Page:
If you have your result as you need it, directly exporting to Excel (vs. having to use a CSV file) might get handy:
function export-xls ([String] $xlsFile)
{
begin {
	<# Excel initialization stuff #>
	$excel = New-Object -ComObject excel.application
	$excel.visible=$true
	$wb = $excel.Workbooks.Add()            # empty, unnamed workbook

	#   Delete all but one work sheet
	$excel.DisplayAlerts = $false
	for ($i = $wb.Worksheets.Count; $i -ge 2; --$i) {$wb.Worksheets.Item($i).Delete()}
	$excel.DisplayAlerts = $true
	$ws = $wb.Worksheets.Item(1)
	$props = $null
	$row = 1
}
process {
	if (!$props) {
	  $col = 1
		$props = $_ | gm -MemberType NoteProperty
		$props | % {
			$ws.Cells.Item($row, $col).Value2 = $_.Name
			$ws.Cells.Item($row, $col++).Font.Bold = $true
		}
		$row++
	}
	$col = 1
	foreach ($prop in $props) {
		$ws.Cells.Item($row, $col++).Value2 = $_.($prop.Name)
	}
	$row++
}
end {
	$ws.usedRange.EntireColumn.AutoFit() | Out-Null
	$wb.SaveAs($xlsFile)
	$excel.Quit()
}
}

<# generate objects to export to XLS here #> | export-xls "C:\temp\ee\tst.xls"

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chglAuthor Commented:
Thank you Subsun and Qlemo - very useful.

However I am trying to learn how to split the data in an array, this is also my intent for asking.
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SubsunCommented:
However I am trying to learn how to split the data in an array
Sorry, I am not clear about the question. Which data you want to split?  Can you please explain?
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Qlemo"Batchelor", Developer and EE Topic AdvisorCommented:
That's something different, because parsing string results in PowerShell is still cumbersome, and if you have alternatives (that is, can use .NET methods or cmdlets) that should be preferred.

Whatsoever, there are several ways to get the computer name only:
(dsquery computer) -replace '"CN=([^,]+),.*', '$1'
dsquery computer | % { $_.split('"=,')[2] }

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and certainly some more.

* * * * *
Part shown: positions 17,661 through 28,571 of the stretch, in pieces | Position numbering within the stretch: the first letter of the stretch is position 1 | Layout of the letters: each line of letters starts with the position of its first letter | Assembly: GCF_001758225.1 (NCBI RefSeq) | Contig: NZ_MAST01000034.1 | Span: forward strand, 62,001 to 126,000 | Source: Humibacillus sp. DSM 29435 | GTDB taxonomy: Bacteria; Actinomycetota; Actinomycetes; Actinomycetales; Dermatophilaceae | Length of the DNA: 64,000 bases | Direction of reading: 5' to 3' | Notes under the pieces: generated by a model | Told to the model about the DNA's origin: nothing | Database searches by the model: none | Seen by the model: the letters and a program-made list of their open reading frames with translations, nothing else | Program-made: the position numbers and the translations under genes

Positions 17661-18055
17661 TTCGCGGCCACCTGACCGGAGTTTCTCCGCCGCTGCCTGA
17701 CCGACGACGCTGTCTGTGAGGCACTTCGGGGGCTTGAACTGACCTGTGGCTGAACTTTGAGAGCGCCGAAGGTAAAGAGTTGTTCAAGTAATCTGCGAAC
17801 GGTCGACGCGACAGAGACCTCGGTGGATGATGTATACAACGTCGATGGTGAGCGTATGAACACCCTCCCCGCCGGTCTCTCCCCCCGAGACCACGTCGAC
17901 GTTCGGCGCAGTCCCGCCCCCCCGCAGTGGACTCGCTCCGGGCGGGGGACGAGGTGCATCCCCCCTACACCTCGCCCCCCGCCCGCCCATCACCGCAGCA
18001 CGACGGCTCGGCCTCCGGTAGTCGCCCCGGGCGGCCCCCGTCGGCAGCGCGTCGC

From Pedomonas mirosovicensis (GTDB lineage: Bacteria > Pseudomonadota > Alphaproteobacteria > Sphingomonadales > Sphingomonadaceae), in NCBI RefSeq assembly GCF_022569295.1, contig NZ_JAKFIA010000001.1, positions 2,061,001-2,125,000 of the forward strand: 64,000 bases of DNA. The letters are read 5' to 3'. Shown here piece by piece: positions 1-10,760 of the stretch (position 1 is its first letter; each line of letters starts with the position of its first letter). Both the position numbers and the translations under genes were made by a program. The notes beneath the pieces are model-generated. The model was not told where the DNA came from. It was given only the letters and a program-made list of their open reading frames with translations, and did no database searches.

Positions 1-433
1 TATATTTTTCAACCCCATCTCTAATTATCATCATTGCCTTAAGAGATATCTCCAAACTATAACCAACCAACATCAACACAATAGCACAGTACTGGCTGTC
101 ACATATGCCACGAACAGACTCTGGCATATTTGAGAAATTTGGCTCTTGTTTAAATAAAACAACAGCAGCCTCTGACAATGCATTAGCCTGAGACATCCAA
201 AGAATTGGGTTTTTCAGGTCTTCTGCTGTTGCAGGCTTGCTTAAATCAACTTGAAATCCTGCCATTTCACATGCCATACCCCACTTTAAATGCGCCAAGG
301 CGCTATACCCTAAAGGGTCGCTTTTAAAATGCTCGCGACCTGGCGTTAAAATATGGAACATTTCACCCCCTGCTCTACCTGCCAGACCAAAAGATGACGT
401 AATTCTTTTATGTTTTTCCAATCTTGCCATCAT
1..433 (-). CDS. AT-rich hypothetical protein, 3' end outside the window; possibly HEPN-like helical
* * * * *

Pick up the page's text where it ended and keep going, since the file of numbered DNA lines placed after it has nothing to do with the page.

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chglAuthor Commented:
Hi Qlemo,

Thank you very much, very useful and it works!

However please can you send me a link that explains what youve written because I dont understand the [^ .... [2]

Many thanks again.
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chglAuthor Commented:
what does the '$1' and the [2] mean?
0
Qlemo"Batchelor", Developer and EE Topic AdvisorCommented:
You need to look at Regular Expressions for the first example.

The second is easier - split the string at any double quote, equal sign or comma, and only take the third (!) part. So
    "cn=pc1,cn=computers,dc=domain1,dc=com"
will be split into (each split position represented by a pipe symbol - and yes, the separator is removed):
    |cn|pc1|cn|computers|dc|domain1|dc|com|
with [0] being empty, [1] = cn, [2] = pc1, etc.

Back to regex:
"CN=    search for "CN= (not keeping the result)
([^,]+)   any character with exception of a comma (and keep that string, since in parens)
,.*        comma and any characters (zero to unrestricted amount).

The parens tell to keep the match. The match is available as $1, $2 aso., as many parens there are.
Details are available at e.g. http://msdn.microsoft.com/en-us/library/hs600312.aspx, but be aware regex can get very complex to read.